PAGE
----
>> That's how the entertainment industry would LIKE people to consume their media. Paying them directly, then supporting them indirectly through ad revenue as well.
I've never really understood the reflexive reaction to this. The fact that cable companies/Hulu both charge money and show advertisements is not enough information to determine whether or not you are getting screwed.
It is quite possible that the advertising provides some revenue but not enough revenue to cover the entire cost. Suppose the cable programming, averaged across subscribers, costs the provider $30 (likely bears no resemblance to reality - just a figure for argument sake). The provider can mark this up and charge the subscriber $45. Or they can inject in advertisements and charge the subscriber $35 after markup.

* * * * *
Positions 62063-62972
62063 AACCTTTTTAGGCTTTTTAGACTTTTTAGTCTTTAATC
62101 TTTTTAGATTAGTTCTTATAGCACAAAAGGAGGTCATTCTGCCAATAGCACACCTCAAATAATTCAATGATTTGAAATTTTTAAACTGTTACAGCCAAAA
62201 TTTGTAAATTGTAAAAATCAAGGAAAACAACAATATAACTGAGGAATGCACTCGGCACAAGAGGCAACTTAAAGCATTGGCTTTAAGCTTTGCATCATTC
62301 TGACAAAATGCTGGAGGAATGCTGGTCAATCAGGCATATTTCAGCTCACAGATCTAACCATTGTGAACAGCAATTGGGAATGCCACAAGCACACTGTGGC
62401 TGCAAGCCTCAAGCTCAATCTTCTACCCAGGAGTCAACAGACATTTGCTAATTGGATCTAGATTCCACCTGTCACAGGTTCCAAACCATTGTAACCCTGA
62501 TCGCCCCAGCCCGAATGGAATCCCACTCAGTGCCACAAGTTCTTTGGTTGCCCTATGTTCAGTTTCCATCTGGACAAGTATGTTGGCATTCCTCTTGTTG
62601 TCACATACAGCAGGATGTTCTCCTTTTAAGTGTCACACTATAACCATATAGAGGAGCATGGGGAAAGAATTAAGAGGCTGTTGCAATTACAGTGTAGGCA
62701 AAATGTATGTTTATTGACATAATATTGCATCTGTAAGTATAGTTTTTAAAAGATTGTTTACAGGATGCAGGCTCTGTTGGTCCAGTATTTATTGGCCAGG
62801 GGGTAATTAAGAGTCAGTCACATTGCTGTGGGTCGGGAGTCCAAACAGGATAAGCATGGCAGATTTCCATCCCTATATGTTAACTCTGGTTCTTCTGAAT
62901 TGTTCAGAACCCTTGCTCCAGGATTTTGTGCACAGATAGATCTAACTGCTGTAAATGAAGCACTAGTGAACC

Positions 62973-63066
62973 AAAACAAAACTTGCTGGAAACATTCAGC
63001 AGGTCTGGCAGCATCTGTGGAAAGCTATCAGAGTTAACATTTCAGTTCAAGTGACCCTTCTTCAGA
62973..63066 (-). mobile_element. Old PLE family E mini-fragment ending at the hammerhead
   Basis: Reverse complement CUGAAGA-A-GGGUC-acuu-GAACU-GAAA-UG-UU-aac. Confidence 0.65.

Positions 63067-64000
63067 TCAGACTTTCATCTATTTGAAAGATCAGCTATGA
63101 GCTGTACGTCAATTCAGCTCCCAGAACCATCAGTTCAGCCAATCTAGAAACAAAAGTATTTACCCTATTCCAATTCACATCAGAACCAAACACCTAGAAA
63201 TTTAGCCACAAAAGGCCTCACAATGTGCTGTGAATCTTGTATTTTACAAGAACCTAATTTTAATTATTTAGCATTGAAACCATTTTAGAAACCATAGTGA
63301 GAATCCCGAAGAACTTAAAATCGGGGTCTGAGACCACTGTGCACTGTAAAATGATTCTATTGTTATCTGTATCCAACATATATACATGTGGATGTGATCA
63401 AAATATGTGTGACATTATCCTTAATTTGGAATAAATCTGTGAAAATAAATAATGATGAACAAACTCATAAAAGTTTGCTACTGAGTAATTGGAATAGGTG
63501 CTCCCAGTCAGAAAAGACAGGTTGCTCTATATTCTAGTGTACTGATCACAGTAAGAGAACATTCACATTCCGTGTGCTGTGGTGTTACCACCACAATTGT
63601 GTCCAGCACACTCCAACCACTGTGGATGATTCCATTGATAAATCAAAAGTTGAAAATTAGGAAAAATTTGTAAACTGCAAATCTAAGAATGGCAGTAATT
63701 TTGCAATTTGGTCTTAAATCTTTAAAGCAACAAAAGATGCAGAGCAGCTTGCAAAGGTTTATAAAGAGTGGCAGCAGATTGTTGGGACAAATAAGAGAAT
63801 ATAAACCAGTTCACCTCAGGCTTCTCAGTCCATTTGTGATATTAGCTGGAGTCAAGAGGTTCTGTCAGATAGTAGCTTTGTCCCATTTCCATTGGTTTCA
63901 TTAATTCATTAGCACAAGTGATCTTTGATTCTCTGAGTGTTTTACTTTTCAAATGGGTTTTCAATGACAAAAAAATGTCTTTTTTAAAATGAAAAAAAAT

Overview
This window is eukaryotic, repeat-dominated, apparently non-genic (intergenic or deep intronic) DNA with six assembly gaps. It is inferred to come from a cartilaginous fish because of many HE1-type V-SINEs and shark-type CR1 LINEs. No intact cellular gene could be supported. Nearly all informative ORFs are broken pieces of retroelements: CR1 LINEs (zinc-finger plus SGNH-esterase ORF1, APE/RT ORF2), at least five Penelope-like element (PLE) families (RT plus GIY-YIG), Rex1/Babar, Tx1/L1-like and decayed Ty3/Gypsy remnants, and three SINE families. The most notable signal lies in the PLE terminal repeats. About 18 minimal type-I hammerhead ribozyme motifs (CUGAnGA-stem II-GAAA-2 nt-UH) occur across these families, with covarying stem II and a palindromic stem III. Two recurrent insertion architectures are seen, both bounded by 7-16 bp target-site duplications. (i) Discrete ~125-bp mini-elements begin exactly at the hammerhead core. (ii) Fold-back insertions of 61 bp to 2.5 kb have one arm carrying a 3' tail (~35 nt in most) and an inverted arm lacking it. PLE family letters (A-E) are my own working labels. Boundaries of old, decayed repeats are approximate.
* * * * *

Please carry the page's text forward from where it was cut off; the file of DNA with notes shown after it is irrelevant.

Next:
The determination is up to the provider, really. Will they be more profitable with higher prices and fewer ads, or lower prices and more ads. The problem generally tends to be that it doesn't get factored in when the consumer is making a purchasing decision. It would be interesting to see if a TV provider could win customers by setting an advertising volume specification and comparing against competitors (i.e. our channels have 3 mins of ads per 20 mins and our competitors have 4 mins of ads per 20 mins). I'm really not sure it would make a difference or not. The challenge is obviously as well that programming is tailored to a certain time slot so there is an extent to which it is out of the cable provider's control, unless they add other filler material that is not advertising.